Health is Everything
Getting Older Isn’t Supposed to Hurt
It’s generally accepted that health declines as we age. At around 40 or 50, the wheels start coming off the bus as our doctors start prescribing medicine to control cholesterol, to lower our blood pressure or starts mentioning concerns about things like blood sugar and body weight. We are told, by others who are also aging, “this is just how it is.” Just part of what it means to get older.
But what if it isn’t? What if we step back and ask what role our choices play in determining if or how our health will decline as we get older? We have all met a 70 or 80 year old who inspired us, who made us say, “I want to be like her when I grow up.” But how many of us really take that to heart, give thought to how it might be possible and take steps to help ensure that outcome? Is it possible that it’s not the luck of the draw and that person won the genetic lottery? The reality is that our choices and lifestyle are equally, if not more, important in determining whether we feel older than we are or younger.
Change The Things You Can
Chances are you have heard the often repeated serenity prayer – ‘grant me the serenity to accept the things I cannot change, courage to change the things I can, and wisdom to know the difference’? Okay, so let’s talk first about the things we cannot change. Growing older is a necessary element of continued life so we can all agree that piece is out of our control. What else? Genetics? Maybe, but even when dealt a less than optimal genetic hand, in most cases, our choices still influence whether or not the ‘bad genes’ get their way.
This brings us to the ‘courage to change the things I can’ part. Health is cumulative, plain and simple. That is to say taking care of yourself consistently over time increases the likelihood that you will remain in good health for the long haul which is healthcare in its purest form.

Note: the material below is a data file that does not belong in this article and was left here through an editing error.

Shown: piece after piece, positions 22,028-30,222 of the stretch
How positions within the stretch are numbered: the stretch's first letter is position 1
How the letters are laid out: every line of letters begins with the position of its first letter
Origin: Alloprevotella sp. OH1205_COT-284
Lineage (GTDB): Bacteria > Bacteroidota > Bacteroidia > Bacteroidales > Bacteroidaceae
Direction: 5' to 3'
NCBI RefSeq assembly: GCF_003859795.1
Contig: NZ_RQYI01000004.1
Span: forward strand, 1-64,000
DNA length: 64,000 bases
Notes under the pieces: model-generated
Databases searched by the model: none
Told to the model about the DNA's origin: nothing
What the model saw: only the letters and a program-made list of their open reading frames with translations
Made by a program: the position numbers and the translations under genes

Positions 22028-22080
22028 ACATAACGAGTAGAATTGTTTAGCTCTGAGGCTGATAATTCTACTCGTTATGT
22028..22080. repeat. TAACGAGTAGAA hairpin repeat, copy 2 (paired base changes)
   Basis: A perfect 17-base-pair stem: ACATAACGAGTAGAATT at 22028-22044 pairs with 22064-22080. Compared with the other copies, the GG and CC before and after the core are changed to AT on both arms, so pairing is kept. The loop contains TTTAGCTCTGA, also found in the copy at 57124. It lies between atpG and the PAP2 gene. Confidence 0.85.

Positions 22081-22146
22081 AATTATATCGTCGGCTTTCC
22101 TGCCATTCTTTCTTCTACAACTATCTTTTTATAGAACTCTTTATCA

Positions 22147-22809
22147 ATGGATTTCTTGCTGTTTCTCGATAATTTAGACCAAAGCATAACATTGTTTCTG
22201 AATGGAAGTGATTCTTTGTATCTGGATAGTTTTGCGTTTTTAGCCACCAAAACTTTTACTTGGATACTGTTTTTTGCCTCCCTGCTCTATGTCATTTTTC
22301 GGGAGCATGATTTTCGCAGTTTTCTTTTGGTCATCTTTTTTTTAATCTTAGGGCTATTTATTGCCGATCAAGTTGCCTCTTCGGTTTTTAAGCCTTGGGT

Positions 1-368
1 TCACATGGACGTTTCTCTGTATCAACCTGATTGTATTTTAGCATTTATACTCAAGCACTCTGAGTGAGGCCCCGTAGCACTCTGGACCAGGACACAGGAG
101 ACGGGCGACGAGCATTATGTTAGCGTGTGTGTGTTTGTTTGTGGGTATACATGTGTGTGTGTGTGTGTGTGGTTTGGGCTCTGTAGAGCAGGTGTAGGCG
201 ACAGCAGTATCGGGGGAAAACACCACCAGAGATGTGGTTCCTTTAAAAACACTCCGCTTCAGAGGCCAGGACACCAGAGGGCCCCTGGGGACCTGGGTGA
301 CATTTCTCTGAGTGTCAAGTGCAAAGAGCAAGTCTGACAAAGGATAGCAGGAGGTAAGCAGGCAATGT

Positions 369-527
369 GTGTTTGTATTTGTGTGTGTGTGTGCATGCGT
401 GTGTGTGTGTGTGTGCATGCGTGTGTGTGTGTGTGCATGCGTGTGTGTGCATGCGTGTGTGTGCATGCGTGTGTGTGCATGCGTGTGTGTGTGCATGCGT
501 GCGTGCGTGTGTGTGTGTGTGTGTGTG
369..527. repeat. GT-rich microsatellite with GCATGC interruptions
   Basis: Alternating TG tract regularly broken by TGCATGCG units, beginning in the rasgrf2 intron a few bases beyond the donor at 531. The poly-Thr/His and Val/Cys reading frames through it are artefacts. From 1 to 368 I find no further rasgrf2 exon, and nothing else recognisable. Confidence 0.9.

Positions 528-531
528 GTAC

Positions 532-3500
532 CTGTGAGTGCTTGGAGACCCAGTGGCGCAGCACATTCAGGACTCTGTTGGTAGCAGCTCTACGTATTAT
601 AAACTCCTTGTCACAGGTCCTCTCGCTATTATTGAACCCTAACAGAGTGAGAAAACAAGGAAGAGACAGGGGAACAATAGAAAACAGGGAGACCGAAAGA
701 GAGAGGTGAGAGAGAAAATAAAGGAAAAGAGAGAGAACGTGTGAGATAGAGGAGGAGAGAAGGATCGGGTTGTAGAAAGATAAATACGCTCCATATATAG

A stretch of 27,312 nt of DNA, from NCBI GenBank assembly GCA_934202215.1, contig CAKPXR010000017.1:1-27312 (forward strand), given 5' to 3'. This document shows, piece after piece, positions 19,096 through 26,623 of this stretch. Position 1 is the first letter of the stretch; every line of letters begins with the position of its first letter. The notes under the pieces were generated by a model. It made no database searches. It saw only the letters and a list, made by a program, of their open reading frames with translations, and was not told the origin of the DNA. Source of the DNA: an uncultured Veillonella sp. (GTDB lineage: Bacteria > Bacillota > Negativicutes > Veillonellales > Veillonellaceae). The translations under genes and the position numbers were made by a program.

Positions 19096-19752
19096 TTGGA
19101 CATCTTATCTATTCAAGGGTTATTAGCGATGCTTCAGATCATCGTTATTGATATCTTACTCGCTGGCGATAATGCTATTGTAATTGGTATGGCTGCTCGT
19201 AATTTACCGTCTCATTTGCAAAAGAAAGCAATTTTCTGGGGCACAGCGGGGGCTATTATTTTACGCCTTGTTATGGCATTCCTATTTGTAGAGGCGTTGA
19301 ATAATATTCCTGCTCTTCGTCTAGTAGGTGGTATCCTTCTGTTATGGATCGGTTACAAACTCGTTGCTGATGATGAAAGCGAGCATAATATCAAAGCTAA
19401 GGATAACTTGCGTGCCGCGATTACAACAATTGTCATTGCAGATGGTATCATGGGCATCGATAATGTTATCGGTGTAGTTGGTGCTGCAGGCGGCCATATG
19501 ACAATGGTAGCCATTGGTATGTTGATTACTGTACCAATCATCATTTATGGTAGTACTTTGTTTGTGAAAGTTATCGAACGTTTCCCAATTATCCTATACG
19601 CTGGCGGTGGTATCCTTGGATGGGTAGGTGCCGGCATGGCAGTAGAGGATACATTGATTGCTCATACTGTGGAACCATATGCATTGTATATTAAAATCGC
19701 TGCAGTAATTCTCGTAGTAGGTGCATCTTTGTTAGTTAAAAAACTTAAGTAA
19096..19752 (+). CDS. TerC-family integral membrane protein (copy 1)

“But, I knew this guy who was a total health nut who dropped dead one day out on a run. What good did it do him if I’m still here sipping my coffee and eating my donut?” Fair point but not well informed. Who knows why that guy dropped dead? I’m sorry for his family and friends, but chances are that something was missed or overlooked. There was something he didn’t know about his bodily functions or his choices that likely could have prevented what happened. The American Heart association tells us that eighty percent, 80%, of heart disease and stroke events may be prevented. Add in the stats about the connection between Alzheimer’s, dementia and heart health (the brain receives 15% of cardiac output meaning compromised cardiovascular health puts you at risk for more than a heart attack) and skipping the donut and taking the dog for a brisk walk instead is starting to sound like a good idea.
Genetics vs Epigenetics in Aging
“But high blood pressure runs in your family…” and cancer runs in mine. Neither is an excuse to not take care of yourself. I mentioned earlier that the ‘bad hombres’ of genes aren’t always allowed across the border. If you have a known or suspected genetic predisposition to some scary disease, there are, in most cases, things you can do to decrease the likelihood that those genes will be expressed – epigenetics. As mentioned cancer runs in my family – my mom was diagnosed with breast cancer when she was 36, I was diagnosed when I was 29, we both subsequently tested positive for the BRCA mutation. Mainstream media would have us believe, in cases such as ours, that surgical removing the parts of our body at risk is the only thing we can do. While this dramatically reduces the risk of disease, there is more we can do to hedge the odds in our favor. There are no guarantees that we can prevent our genetics from stirring up trouble but that doesn’t mean it’s not worth changing the things we can to prevent them from doing so.
Health Hierarchy For Health And Longevity